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I have noticed that sometimes when I run top, the memory usage of each process in the process table does not seem to add up to the total.

For example, in the dump below, top says that I am using 16 Gb of memory. However, the process table only shows two processes using a little over 520 Mb. How can I find out what is consuming the other 15.5 Gb? (I'm using CentOS.)

$ top

top - 12:16:34 up 45 days,  2:28,  3 users,  load average: 0.24, 0.65, 0.71
Tasks: 274 total,   1 running, 273 sleeping,   0 stopped,   0 zombie
Cpu(s):  2.3%us,  0.2%sy,  0.0%ni, 97.5%id,  0.0%wa,  0.0%hi,  0.0%si,  0.0%st
Mem:  16432032k total, 16340144k used,    91888k free,    21736k buffers
Swap: 18481144k total,     1112k used, 18480032k free, 15624488k cached

  PID USER      PR  NI  VIRT  RES  SHR S %CPU %MEM    TIME+  COMMAND
18159 jsmith    15   0  260m  31m 4560 S 16.6  0.2  53:35.64 python
 4795 26        15   0  260m 6608 4220 S  2.0  0.0   0:00.06 postmaster
    1 root      15   0 10344  680  568 S  0.0  0.0   0:39.36 init
    2 root      RT  -5     0    0    0 S  0.0  0.0   0:00.53 migration/0
    3 root      34  19     0    0    0 S  0.0  0.0   0:00.62 ksoftirqd/0
    4 root      RT  -5     0    0    0 S  0.0  0.0   0:00.00 watchdog/0
    5 root      RT  -5     0    0    0 S  0.0  0.0   0:02.09 migration/1
    6 root      34  19     0    0    0 S  0.0  0.0   0:01.32 ksoftirqd/1
    7 root      RT  -5     0    0    0 S  0.0  0.0   0:00.00 watchdog/1
    8 root      RT  -5     0    0    0 S  0.0  0.0   0:00.99 migration/2
    9 root      34  19     0    0    0 S  0.0  0.0   0:01.74 ksoftirqd/2
   10 root      RT  -5     0    0    0 S  0.0  0.0   0:00.00 watchdog/2
   11 root      RT  -5     0    0    0 S  0.0  0.0   0:02.16 migration/3
   12 root      34  19     0    0    0 S  0.0  0.0   0:01.30 ksoftirqd/3
   13 root      RT  -5     0    0    0 S  0.0  0.0   0:00.00 watchdog/3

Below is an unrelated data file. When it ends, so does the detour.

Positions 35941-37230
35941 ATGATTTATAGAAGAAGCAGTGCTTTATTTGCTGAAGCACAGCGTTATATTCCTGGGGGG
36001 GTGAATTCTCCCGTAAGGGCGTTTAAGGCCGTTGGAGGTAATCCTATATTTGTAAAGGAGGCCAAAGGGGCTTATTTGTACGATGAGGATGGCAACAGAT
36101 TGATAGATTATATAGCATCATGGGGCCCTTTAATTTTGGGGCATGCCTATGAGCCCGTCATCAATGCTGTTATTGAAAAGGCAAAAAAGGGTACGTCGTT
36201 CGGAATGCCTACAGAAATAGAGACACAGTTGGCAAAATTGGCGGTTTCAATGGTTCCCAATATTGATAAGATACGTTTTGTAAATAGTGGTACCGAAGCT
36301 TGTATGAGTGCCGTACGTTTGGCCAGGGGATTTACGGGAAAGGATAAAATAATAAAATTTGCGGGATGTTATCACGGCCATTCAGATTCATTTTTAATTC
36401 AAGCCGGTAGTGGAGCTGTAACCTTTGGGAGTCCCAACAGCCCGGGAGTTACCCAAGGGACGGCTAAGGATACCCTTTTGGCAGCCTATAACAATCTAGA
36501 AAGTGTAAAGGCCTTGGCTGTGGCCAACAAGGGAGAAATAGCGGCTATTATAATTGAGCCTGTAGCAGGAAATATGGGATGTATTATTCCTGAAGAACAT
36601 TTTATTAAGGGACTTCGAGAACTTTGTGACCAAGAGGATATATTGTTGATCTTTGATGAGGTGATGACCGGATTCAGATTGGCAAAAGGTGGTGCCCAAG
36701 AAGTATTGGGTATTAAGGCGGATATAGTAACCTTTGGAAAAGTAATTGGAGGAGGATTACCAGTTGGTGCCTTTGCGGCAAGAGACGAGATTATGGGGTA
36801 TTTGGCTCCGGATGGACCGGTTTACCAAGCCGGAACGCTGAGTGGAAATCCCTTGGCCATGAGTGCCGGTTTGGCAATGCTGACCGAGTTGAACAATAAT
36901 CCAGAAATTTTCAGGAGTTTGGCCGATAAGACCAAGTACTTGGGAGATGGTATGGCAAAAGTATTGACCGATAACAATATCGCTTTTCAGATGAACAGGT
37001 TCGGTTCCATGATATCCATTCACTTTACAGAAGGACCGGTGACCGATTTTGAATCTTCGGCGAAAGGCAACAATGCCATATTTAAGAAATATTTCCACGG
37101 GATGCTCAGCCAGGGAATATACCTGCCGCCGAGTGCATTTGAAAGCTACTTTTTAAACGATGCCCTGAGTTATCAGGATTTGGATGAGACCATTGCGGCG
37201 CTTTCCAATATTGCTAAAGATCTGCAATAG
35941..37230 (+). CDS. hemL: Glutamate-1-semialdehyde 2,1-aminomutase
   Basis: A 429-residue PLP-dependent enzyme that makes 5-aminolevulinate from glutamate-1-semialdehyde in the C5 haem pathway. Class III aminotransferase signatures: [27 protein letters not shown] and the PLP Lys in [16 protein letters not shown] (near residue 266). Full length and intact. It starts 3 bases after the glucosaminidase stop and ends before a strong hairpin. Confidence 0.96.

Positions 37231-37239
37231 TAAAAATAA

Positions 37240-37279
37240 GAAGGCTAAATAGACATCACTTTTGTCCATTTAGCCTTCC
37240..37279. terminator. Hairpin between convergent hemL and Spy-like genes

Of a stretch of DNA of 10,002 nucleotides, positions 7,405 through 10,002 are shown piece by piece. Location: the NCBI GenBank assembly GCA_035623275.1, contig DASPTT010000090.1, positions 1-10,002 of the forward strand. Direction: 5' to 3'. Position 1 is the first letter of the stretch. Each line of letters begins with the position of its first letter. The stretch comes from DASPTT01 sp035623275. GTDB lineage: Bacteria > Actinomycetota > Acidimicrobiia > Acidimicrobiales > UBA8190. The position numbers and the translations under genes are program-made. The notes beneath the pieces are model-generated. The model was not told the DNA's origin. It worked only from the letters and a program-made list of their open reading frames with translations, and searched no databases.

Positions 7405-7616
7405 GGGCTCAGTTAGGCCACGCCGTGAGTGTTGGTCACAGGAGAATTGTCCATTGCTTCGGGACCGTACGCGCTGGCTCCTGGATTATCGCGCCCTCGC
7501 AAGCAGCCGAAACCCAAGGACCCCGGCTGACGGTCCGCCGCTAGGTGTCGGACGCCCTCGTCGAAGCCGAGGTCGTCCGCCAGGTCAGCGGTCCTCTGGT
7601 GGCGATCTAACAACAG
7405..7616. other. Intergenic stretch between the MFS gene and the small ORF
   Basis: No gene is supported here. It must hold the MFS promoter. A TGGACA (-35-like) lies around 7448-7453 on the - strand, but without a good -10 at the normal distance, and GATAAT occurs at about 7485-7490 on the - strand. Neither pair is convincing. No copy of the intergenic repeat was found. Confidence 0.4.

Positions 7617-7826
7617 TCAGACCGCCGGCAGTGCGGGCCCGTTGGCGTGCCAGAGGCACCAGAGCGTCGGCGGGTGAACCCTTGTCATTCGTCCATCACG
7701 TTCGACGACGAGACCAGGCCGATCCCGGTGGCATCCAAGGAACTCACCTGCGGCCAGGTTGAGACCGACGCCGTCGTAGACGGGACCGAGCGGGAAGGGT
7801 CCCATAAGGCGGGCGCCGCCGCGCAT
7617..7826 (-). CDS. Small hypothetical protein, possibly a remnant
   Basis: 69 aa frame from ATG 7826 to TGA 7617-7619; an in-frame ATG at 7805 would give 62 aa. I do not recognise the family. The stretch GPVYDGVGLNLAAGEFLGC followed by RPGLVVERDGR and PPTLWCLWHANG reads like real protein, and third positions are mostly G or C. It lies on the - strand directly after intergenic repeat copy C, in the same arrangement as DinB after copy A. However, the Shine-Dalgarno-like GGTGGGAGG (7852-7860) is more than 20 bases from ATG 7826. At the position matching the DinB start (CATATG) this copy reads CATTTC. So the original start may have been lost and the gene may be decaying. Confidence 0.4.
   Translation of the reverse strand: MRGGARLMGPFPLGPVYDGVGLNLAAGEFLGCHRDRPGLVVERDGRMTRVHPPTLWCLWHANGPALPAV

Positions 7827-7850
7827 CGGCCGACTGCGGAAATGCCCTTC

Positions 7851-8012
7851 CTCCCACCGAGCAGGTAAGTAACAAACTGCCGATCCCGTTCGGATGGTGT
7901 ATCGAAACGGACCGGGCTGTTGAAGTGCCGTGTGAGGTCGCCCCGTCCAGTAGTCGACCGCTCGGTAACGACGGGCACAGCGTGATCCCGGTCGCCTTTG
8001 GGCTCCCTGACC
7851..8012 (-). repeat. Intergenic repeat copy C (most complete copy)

14 root      RT  -5     0    0    0 S  0.0  0.0   0:01.94 migration/4
   15 root      34  19     0    0    0 S  0.0  0.0   0:01.78 ksoftirqd/4
   16 root      RT  -5     0    0    0 S  0.0  0.0   0:00.00 watchdog/4
   17 root      RT  -5     0    0    0 S  0.0  0.0   0:01.92 migration/5
   18 root      34  19     0    0    0 S  0.0  0.0   0:01.30 ksoftirqd/5
   19 root      RT  -5     0    0    0 S  0.0  0.0   0:00.00 watchdog/5
   20 root      RT  -5     0    0    0 S  0.0  0.0   0:02.06 migration/6
   21 root      34  19     0    0    0 S  0.0  0.0   0:01.83 ksoftirqd/6
   22 root      RT  -5     0    0    0 S  0.0  0.0   0:00.00 watchdog/6
   23 root      RT  -5     0    0    0 S  0.0  0.0   0:02.31 migration/7
   24 root      34  19     0    0    0 S  0.0  0.0   0:01.50 ksoftirqd/7
   25 root      RT  -5     0    0    0 S  0.0  0.0   0:00.00 watchdog/7
   26 root      10  -5     0    0    0 S  0.0  0.0   0:00.42 events/0
   27 root      10  -5     0    0    0 S  0.0  0.0   0:00.28 events/1
   28 root      10  -5     0    0    0 S  0.0  0.0   0:00.37 events/2
   29 root      10  -5     0    0    0 S  0.0  0.0   0:00.21 events/3
   30 root      10  -5     0    0    0 S  0.0  0.0   0:00.38 events/4
   31 root      10  -5     0    0    0 S  0.0  0.0   0:00.27 events/5
   32 root      10  -5     0    0    0 S  0.0  0.0   0:00.52 events/6
   33 root      10  -5     0    0    0 S  0.0  0.0   0:00.64 events/7
   34 root      10  -5     0    0    0 S  0.0  0.0   0:00.00 khelper
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2 Answers 2

up vote 9 down vote accepted

From the memory usage related lines in top:

Mem: 16432032k total, 16340144k used, 91888k free, 21736k buffers
Swap: 18481144k total, 1112k used, 18480032k free, 15624488k cached

Let's ignore the swap. Total memory equals the sum of used and free memory. Used, on the other hand, is the sum of "really used by applications" and cached and buffers. So, in your case goes like this:

  • Mem = 16432032k = 16340144k + 91888k;
  • "Really used by applications" = Used - (cached + buffers) = 16340144k - (15624488k + 21736k) = 693920k.

The other 15.5 GB are cached. This improves performance. However, in the very moment an application requires part of the cached memory it is immediately given to it. You will notice this if you run some memory hungry application and monitor top.

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Makes sense now, thanks for the explanation! –  del May 13 '11 at 5:52

That list doesn't look like 274 total processes to me. Top usually only displays what fits on your terminal/screen. Use ps aux instead and add up the rss value (or whatever resident memory column your version displays).

You also don't want to add up the virtual memory size, it seems you're actually interested in the resident (RES) column.

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